All patients with PsA, psoriasis or RA, and between the ages of 18 and 89 years at the index date were included if they had observation time in THIN after Vision software implementation. Patients were excluded if they had died or were transferred out of the practice prior to the implementation of Vision software. Up to 10 unexposed controls from the general population without PsA, psoriasis, RA, or disease-modifying antirheumatic drugs (DMARD) prescriptions were randomly selected for each patient with PsA and were matched on practice and index date within the practice (defined as latest of registration with the practice and diagnosis date). Unexposed controls were assigned a ‘diagnosis date’ within 6 months of diagnosis date of the patient with PsA. This algorithm was designed to minimise bias by ensuring that PsA and unexposed controls are followed by similar doctors during similar time periods. For each individual outcome analysis, patients were excluded if they had the outcome of interest prior to the index date.
PsA, psoriasis and RA were defined by the presence of at least one READ code consistent with these diseases (READ codes are standard medical diagnosis codes used in the UK general practice system).24 READ codes for psoriasis (positive predictive value (PPV) 90%),25 RA (PPV 81% for ‘potential cases’ defined as single code without DMARD, rheumatoid factor result or rheumatology referral)26–28 and PsA (PPV 85%)2 ,29 have been previously validated within the same or analogous large medical record databases. We have used this definition of PsA in other studies.2 ,17 ,30 ,31 Patients were classified as PsA if they had a code for PsA, RA if they had a code for RA but not PsA, and psoriasis if they had a code for psoriasis but did not have a code for RA or PsA.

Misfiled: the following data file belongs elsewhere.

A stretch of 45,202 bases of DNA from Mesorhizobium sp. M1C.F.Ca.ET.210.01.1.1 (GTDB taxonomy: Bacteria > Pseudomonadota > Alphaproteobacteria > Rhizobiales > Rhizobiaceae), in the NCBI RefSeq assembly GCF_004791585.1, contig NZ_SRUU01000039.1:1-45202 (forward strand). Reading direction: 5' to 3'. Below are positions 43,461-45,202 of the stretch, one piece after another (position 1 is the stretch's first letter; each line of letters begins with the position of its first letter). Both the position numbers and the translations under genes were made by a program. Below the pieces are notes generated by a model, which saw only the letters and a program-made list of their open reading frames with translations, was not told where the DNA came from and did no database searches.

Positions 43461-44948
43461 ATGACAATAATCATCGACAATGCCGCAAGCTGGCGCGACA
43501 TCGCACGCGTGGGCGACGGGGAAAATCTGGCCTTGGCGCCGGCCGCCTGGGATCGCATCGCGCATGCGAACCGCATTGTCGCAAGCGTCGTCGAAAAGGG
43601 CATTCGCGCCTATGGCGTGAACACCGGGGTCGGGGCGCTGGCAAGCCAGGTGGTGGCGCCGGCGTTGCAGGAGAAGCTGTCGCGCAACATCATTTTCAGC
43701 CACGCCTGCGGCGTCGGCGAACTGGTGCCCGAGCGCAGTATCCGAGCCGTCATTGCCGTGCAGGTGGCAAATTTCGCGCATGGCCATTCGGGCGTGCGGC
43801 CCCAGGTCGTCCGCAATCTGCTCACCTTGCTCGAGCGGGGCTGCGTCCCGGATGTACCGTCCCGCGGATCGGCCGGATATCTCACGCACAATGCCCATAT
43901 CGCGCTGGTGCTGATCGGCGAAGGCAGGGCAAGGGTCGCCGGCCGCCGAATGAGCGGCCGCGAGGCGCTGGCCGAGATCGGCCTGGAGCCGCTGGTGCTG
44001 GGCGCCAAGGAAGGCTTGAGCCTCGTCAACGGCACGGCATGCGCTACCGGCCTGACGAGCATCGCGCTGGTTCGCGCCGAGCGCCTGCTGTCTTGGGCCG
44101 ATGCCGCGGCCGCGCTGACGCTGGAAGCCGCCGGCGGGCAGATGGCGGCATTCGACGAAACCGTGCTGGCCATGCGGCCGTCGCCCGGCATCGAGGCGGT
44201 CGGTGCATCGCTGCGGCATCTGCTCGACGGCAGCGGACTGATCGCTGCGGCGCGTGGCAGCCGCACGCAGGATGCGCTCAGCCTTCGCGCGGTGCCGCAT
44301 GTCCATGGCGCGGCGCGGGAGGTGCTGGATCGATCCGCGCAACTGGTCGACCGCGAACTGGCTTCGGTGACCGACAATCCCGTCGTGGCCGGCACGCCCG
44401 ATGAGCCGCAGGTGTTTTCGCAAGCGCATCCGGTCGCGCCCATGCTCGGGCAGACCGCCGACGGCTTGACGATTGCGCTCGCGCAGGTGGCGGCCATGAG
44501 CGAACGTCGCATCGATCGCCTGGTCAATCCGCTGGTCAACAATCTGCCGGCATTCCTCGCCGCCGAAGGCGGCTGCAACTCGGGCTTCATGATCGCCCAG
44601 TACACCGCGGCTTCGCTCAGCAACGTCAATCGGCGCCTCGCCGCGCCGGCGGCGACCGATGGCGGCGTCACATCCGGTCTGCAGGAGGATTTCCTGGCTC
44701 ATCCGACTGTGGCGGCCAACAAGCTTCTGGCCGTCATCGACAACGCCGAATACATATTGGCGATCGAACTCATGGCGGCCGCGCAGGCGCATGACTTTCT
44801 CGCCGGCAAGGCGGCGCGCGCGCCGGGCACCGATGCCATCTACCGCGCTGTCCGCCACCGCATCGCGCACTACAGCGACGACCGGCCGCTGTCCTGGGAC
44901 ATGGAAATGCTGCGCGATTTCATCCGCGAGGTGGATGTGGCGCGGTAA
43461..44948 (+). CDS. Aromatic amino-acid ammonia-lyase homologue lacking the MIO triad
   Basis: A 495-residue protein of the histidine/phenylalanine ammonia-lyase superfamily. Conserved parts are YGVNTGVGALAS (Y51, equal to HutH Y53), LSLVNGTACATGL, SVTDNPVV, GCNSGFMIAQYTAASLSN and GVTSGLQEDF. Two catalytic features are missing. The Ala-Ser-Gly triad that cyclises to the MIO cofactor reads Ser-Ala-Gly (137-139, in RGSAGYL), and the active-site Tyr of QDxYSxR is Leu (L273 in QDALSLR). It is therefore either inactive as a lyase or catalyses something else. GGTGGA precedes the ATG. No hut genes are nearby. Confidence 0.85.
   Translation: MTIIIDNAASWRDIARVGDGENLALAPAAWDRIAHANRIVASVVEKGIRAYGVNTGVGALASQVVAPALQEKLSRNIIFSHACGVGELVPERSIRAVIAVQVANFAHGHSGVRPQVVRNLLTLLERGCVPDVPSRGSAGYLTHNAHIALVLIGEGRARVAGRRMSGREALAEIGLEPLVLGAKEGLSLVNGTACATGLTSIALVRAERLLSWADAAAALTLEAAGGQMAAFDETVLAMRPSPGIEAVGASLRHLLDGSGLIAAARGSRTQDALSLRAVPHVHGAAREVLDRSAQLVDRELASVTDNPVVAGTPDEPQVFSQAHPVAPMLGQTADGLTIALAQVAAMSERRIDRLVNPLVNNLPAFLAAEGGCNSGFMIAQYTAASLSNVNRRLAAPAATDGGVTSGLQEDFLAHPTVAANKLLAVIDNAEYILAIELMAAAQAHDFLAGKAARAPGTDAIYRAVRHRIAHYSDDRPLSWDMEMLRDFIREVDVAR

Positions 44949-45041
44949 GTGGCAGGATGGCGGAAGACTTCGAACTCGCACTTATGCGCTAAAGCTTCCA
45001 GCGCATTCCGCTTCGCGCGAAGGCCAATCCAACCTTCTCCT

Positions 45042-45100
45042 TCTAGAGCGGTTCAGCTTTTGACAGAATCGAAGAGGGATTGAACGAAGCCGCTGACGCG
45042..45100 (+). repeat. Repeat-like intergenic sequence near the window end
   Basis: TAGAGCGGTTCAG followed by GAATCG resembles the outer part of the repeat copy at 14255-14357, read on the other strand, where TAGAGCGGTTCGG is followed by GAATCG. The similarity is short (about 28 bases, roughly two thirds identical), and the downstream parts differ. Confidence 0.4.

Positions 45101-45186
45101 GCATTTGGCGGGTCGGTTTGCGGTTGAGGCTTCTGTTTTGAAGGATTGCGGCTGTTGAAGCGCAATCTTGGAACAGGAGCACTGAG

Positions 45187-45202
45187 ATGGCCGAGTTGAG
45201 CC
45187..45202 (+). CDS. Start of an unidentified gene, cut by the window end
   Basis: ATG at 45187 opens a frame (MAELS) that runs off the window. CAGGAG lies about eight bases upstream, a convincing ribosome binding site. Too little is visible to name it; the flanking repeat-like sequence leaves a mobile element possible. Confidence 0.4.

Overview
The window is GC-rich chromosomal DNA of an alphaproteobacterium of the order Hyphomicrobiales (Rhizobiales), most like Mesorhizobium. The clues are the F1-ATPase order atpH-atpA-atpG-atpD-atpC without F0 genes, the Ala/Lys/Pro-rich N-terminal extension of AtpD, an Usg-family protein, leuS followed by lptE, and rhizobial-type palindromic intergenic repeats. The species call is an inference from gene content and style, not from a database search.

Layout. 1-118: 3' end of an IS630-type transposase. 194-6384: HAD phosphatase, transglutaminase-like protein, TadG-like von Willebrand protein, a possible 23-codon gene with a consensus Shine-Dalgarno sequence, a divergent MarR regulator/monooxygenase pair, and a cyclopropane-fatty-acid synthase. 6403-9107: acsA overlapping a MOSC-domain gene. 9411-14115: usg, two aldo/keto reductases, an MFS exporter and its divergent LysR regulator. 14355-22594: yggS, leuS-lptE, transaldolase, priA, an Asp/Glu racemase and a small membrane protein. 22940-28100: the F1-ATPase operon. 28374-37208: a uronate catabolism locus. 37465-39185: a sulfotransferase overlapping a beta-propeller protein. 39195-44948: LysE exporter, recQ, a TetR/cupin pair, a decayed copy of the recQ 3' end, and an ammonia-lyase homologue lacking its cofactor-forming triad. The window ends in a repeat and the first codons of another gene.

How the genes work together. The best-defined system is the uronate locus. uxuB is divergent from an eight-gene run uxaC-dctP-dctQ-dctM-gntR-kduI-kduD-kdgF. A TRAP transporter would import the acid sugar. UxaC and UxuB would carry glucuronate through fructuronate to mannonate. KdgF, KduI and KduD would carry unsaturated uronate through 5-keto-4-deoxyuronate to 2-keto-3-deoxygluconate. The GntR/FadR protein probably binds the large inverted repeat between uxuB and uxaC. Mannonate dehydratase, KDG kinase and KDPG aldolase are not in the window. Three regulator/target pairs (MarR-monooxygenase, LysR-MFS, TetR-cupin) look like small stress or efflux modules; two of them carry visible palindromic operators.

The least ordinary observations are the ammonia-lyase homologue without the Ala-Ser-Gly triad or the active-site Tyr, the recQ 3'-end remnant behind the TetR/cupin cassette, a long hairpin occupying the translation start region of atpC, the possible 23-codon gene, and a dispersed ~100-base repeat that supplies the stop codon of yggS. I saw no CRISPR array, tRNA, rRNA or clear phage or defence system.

Outcomes were defined by READ codes representing the outcome of interest within the study period. The censoring date was the first occurrence of the outcome of interest. Patients were excluded from each analysis if they had the event of interest prior to the index date. MI and stroke were defined by a previously validated set of READ codes with PPV 93%32 and 77.5%–89.3%, respectively.33 ,34 CV death was defined by a set of READ codes chosen based on the UK ICD10 codes classifying a CV death and the Centers for Disease Control ICD9 codes classifying death as heart disease or stroke.35 ,36 These codes were extracted within the 60 days before, or earlier than 180 days, following a code signifying the patient's death. Text comments in the database reporting the patient's death as CV were also used to classify CV death. This algorithm has been used previously and is the recommended method for identifying cause of death by THIN. MACE, the composite outcome, was achieved at the first of MI, CVA or CV death.
Person time calculation
The index date (cohort entry) was defined as the latest date of the following events: diagnosis date, 6 months after initial registration with the practice, DMARD initiation (in patients using DMARDs), implementation of Vision software in the patient's practice or a practice-acceptable mortality reporting.37–40 The index data was similarly calculated in unexposed controls except for ‘diagnosis date’ was the diagnosis date of the matched patient with disease. Censoring occurred when the event of interest occurred, the patient died, the patient left the practice, the practice stopped participating in THIN, or the study ended in September 2010.
Covariates of interest